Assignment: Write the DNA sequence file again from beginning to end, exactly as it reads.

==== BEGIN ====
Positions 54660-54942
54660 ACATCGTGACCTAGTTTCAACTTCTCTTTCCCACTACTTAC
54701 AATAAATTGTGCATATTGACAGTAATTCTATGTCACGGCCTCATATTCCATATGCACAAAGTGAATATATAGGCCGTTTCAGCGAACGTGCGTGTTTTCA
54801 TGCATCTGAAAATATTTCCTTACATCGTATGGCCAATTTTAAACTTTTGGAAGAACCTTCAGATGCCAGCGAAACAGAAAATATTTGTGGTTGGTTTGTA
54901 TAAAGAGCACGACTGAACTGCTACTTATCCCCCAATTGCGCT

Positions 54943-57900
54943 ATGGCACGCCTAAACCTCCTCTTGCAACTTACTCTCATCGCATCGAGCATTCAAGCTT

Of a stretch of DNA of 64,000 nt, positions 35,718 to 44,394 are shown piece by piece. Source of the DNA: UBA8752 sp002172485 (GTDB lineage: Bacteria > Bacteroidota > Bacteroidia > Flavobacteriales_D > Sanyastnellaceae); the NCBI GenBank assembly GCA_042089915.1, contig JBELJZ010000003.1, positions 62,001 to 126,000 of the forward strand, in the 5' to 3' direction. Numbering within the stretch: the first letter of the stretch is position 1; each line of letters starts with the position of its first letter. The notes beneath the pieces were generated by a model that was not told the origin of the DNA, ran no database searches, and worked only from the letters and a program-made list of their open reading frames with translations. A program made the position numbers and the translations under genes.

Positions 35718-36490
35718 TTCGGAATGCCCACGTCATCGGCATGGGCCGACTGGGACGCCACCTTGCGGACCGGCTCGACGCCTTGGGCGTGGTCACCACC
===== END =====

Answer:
Positions 54660-54942
54660 ACATCGTGACCTAGTTTCAACTTCTCTTTCCCACTACTTAC
54701 AATAAATTGTGCATATTGACAGTAATTCTATGTCACGGCCTCATATTCCATATGCACAAAGTGAATATATAGGCCGTTTCAGCGAACGTGCGTGTTTTCA
54801 TGCATCTGAAAATATTTCCTTACATCGTATGGCCAATTTTAAACTTTTGGAAGAACCTTCAGATGCCAGCGAAACAGAAAATATTTGTGGTTGGTTTGTA
54901 TAAAGAGCACGACTGAACTGCTACTTATCCCCCAATTGCGCT

Positions 54943-57900
54943 ATGGCACGCCTAAACCTCCTCTTGCAACTTACTCTCATCGCATCGAGCATTCAAGCTT

Of a stretch of DNA of 64,000 nt, positions 35,718 to 44,394 are shown piece by piece. Source of the DNA: UBA8752 sp002172485 (GTDB lineage: Bacteria > Bacteroidota > Bacteroidia > Flavobacteriales_D > Sanyastnellaceae); the NCBI GenBank assembly GCA_042089915.1, contig JBELJZ010000003.1, positions 62,001 to 126,000 of the forward strand, in the 5' to 3' direction. Numbering within the stretch: the first letter of the stretch is position 1; each line of letters starts with the position of its first letter. The notes beneath the pieces were generated by a model that was not told the origin of the DNA, ran no database searches, and worked only from the letters and a program-made list of their open reading frames with translations. A program made the position numbers and the translations under genes.

Positions 35718-36490
35718 TTCGGAATGCCCACGTCATCGGCATGGGCCGACTGGGACGCCACCTTGCGGACCGGCTCGACGCCTTGGGCGTGGTCACCACC